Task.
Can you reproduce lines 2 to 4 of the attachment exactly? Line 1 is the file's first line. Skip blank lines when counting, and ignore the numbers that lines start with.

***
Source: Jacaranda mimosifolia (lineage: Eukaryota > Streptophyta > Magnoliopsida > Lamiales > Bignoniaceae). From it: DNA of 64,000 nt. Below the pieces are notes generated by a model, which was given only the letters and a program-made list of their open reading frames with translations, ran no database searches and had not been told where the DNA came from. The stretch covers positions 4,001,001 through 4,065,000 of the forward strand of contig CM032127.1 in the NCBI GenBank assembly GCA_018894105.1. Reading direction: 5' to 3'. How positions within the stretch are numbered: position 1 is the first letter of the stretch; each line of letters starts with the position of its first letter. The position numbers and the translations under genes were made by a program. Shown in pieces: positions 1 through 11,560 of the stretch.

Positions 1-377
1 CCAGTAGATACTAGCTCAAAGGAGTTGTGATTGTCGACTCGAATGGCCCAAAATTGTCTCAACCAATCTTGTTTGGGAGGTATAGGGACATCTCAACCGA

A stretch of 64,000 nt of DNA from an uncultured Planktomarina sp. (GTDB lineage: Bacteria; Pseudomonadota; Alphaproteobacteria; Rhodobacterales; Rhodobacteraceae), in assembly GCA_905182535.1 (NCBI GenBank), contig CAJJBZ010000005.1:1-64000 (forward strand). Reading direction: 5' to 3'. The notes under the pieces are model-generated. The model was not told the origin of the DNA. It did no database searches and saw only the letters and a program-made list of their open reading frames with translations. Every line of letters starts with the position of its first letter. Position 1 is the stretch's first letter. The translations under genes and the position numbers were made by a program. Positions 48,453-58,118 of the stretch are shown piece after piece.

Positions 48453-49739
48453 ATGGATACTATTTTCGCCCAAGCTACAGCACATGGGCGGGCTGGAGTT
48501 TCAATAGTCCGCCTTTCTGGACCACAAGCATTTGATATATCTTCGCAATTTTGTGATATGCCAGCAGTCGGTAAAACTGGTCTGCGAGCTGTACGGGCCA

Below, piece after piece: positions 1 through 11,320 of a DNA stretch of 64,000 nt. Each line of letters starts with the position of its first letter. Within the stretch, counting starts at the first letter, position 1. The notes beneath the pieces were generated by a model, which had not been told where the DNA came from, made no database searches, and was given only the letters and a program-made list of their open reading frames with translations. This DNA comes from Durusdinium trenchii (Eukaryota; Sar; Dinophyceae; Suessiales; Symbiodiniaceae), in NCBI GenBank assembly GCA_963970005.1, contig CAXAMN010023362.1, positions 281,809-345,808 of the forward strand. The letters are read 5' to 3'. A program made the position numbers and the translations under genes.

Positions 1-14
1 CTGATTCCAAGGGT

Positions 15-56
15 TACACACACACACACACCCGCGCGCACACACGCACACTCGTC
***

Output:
Positions 1-377
1 CCAGTAGATACTAGCTCAAAGGAGTTGTGATTGTCGACTCGAATGGCCCAAAATTGTCTCAACCAATCTTGTTTGGGAGGTATAGGGACATCTCAACCGA

A stretch of 64,000 nt of DNA from an uncultured Planktomarina sp. (GTDB lineage: Bacteria; Pseudomonadota; Alphaproteobacteria; Rhodobacterales; Rhodobacteraceae), in assembly GCA_905182535.1 (NCBI GenBank), contig CAJJBZ010000005.1:1-64000 (forward strand). Reading direction: 5' to 3'. The notes under the pieces are model-generated. The model was not told the origin of the DNA. It did no database searches and saw only the letters and a program-made list of their open reading frames with translations. Every line of letters starts with the position of its first letter. Position 1 is the stretch's first letter. The translations under genes and the position numbers were made by a program. Positions 48,453-58,118 of the stretch are shown piece after piece.